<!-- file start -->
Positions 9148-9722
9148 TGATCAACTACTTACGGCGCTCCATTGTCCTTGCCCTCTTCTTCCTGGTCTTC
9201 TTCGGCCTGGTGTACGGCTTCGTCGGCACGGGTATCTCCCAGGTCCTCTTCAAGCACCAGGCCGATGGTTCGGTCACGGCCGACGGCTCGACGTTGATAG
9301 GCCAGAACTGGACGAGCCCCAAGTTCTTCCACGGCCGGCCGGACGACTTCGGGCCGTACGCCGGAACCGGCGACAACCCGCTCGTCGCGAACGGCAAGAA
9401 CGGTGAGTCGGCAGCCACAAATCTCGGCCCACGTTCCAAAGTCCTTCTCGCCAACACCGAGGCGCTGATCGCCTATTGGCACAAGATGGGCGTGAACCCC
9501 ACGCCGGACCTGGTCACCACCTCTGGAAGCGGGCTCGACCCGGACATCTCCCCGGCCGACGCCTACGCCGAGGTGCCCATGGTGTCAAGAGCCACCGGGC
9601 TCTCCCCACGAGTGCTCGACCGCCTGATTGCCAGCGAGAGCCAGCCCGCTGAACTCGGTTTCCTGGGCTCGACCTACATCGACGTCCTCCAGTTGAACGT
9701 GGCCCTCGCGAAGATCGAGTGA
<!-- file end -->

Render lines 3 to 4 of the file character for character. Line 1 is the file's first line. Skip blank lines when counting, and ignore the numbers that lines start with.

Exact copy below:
9201 TTCGGCCTGGTGTACGGCTTCGTCGGCACGGGTATCTCCCAGGTCCTCTTCAAGCACCAGGCCGATGGTTCGGTCACGGCCGACGGCTCGACGTTGATAG
9301 GCCAGAACTGGACGAGCCCCAAGTTCTTCCACGGCCGGCCGGACGACTTCGGGCCGTACGCCGGAACCGGCGACAACCCGCTCGTCGCGAACGGCAAGAA